Standard Development for Restaurants and Food Services 

Green Seal, the nation’s oldest independent non-profit providing sustainability certification for products and services, today launched a new sustainability standard for restaurants and food services in conjunction with The Green Chicago Restaurant Coalition and The Rosenthal Group.
The standard, GS-55, covers retail restaurants and institutional food service operations through rigorous criteria that minimize environmental impact in several categories. These include food sourcing through use of foods produced in a sustainable manner; waste management, including food waste, compostable waste, recycling and water quality management; energy use; water consumption and the use of other environmentally-preferable products and services.
GS-55 is the result of a pilot program conducted in partnership with The Green Chicago Restaurant Coalition (GCRC), an organization dedicated to protecting the environment and conserving natural resources by helping the Chicago foodservice industry reduce its collective environmental footprint. The pilot was conducted with Chicago restaurants using criteria developed on the basis of a study by the Green Restaurant Research Team at the University of Chicago in cooperation with GCRC.
Green Seal, the nation’s oldest independent non-profit providing sustainability certification for products and services, today launched a new sustainability standard for restaurants and food services in conjunction with The Green Chicago Restaurant Coalition and The Rosenthal Group.
The standard, GS-55, covers retail restaurants and institutional food service operations through rigorous criteria that minimize environmental impact in several categories. These include food sourcing through use of foods produced in a sustainable manner; waste management, including food waste, compostable waste, recycling and water quality management; energy use; water consumption and the use of other environmentally-preferable products and services.
GS-55 is the result of a pilot program conducted in partnership with The Green Chicago Restaurant Coalition (GCRC), an organization dedicated to protecting the environment and conserving natural resources by helping the Chicago foodservice industry reduce its collective environmental footprint. The pilot was conducted with Chicago restaurants using criteria developed on the basis of a study by the Green Restaurant Research Team at the University of Chicago in cooperation with GCRC.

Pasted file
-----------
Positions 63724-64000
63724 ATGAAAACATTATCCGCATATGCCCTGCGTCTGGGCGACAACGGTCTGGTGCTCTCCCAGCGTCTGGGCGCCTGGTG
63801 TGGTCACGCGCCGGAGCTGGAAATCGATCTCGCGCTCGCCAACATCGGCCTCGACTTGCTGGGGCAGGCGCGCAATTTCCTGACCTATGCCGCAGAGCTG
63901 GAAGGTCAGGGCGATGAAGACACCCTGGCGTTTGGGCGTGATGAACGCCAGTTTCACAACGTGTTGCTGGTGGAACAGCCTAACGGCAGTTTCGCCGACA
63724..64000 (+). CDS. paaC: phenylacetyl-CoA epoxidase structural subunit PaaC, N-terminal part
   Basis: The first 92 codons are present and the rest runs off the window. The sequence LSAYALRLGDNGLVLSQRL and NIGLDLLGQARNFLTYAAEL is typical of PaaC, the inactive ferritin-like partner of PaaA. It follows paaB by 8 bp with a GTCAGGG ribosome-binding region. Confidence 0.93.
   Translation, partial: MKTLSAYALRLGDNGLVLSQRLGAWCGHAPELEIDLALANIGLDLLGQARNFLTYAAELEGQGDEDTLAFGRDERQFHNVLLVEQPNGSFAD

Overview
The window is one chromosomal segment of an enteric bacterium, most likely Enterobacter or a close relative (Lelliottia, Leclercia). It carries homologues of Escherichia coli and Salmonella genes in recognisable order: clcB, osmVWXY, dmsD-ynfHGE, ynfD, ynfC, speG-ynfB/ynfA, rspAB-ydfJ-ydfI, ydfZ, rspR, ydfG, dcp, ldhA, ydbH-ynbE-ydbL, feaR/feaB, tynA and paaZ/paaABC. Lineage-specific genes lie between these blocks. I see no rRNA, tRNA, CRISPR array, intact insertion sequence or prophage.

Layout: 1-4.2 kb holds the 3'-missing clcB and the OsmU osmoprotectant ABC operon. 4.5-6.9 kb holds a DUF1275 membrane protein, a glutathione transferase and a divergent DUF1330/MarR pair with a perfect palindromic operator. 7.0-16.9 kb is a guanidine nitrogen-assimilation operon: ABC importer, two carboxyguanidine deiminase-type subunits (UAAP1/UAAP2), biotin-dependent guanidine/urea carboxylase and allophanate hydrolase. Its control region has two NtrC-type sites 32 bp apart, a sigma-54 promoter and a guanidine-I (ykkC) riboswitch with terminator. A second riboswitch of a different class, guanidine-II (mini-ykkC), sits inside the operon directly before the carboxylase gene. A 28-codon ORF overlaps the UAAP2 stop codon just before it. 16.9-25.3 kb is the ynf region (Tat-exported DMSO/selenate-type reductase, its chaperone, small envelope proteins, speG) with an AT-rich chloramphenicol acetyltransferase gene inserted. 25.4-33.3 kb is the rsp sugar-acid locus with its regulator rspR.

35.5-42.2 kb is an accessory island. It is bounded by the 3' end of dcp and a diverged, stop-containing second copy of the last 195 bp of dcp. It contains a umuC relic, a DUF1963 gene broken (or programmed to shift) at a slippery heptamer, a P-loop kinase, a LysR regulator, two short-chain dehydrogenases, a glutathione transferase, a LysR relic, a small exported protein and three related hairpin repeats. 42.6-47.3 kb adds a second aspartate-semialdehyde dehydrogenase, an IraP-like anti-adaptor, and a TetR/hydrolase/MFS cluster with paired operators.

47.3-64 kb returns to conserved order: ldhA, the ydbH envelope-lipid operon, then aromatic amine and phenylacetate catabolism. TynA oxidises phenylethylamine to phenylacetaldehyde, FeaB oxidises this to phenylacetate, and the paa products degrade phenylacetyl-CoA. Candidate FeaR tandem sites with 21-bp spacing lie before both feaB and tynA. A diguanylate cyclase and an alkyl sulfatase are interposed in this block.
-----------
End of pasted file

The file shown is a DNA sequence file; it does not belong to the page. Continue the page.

Green Seal is excited to announce the launch of our new Standard for Restaurants and Food Services, GS-55.

GS-55 covers retail restaurants and institutional food service operations through criteria that minimize environmental impact in several categories. These include food sourcing through use of foods produced in a sustainable manner; waste management, including food waste, compostable waste, recycling and water quality management; energy use; water consumption and the use of other environmentally-preferable products and services.

GS-55 is the result of a pilot program conducted in partnership with The Green Chicago Restaurant Coalition (GCRC). The pilot was conducted with Chicago restaurants using criteria developed on the basis of a study by the Green Restaurant Research Team at the University of Chicago in cooperation with GCRC.

Currently-certified restaurants may view a summary of the changes from the Pilot to GS-55 below:
Summary of Changes from the Pilot to GS-55
Standard for Restaurants and Food Services (GS-55)

This standard replaces GS-46, which has been withdrawn.

For questions or to request more information, email standards@greenseal.org


Status of Project

  • The standard was launched on March 12, 2014.

Project Information and Updates


Stakeholder and Public Comments


Archives of Notices and Documents



Green Seal is a nonprofit organization devoted to increasing environmental sustainability through standard setting, product certification, and public education. The intent of our standards is to reduce the environmental impacts associated with the manufacture, use, and disposal of products to the extent technically and economically feasible.